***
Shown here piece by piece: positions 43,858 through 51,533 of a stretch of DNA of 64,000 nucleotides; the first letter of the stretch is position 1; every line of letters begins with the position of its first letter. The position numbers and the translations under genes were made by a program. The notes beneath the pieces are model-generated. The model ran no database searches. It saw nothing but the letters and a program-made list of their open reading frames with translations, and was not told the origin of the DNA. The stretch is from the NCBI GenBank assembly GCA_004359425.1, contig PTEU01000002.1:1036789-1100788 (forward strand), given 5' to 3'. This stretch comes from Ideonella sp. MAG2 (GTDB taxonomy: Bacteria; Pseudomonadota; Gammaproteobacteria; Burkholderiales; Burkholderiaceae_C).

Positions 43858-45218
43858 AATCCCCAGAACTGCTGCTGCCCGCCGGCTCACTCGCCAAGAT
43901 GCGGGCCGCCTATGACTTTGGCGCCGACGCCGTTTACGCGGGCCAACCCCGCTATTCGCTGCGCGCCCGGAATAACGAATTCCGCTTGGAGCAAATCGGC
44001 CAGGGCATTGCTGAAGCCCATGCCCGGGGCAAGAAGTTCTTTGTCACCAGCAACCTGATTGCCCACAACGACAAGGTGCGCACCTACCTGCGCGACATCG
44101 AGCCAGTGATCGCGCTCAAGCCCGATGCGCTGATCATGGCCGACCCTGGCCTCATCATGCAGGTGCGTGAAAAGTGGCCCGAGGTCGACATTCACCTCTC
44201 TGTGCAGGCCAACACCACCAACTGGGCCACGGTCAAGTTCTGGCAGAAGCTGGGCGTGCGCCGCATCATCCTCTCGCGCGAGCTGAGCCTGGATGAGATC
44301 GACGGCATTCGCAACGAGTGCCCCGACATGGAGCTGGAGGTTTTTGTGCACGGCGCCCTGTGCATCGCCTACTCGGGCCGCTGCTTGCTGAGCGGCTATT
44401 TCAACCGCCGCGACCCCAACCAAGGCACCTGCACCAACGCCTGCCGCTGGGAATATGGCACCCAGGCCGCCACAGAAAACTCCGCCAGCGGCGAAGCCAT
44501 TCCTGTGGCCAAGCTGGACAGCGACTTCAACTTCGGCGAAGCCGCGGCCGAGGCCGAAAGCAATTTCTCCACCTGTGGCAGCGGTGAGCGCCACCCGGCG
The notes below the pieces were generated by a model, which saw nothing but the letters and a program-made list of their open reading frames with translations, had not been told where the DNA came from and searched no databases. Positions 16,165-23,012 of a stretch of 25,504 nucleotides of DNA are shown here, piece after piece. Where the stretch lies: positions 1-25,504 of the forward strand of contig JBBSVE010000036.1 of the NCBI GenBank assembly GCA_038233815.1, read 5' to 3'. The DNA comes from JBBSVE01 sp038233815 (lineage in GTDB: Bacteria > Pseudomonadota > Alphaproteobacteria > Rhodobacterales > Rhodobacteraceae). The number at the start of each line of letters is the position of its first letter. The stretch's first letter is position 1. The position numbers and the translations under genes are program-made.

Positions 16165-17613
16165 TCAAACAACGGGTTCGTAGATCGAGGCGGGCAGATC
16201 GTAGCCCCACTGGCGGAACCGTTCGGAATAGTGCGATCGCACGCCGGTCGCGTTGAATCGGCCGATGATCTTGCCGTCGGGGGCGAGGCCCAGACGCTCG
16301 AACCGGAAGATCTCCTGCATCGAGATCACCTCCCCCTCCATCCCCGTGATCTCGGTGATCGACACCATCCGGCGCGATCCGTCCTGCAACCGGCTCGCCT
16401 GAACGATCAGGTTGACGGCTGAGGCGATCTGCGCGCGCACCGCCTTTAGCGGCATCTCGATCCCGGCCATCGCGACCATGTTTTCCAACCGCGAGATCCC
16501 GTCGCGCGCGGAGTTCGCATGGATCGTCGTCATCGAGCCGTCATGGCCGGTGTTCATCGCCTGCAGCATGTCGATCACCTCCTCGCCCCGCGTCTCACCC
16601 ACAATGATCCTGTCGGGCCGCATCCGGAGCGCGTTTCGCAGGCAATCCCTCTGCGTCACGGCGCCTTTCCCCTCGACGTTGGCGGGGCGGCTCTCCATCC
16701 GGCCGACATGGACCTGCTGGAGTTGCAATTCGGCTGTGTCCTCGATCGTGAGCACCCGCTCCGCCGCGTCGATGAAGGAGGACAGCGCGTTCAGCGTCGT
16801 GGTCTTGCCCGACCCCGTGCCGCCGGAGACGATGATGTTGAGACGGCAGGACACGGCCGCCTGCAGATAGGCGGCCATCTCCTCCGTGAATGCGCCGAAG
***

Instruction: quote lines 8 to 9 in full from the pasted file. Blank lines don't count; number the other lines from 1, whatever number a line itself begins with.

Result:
44301 GACGGCATTCGCAACGAGTGCCCCGACATGGAGCTGGAGGTTTTTGTGCACGGCGCCCTGTGCATCGCCTACTCGGGCCGCTGCTTGCTGAGCGGCTATT
44401 TCAACCGCCGCGACCCCAACCAAGGCACCTGCACCAACGCCTGCCGCTGGGAATATGGCACCCAGGCCGCCACAGAAAACTCCGCCAGCGGCGAAGCCAT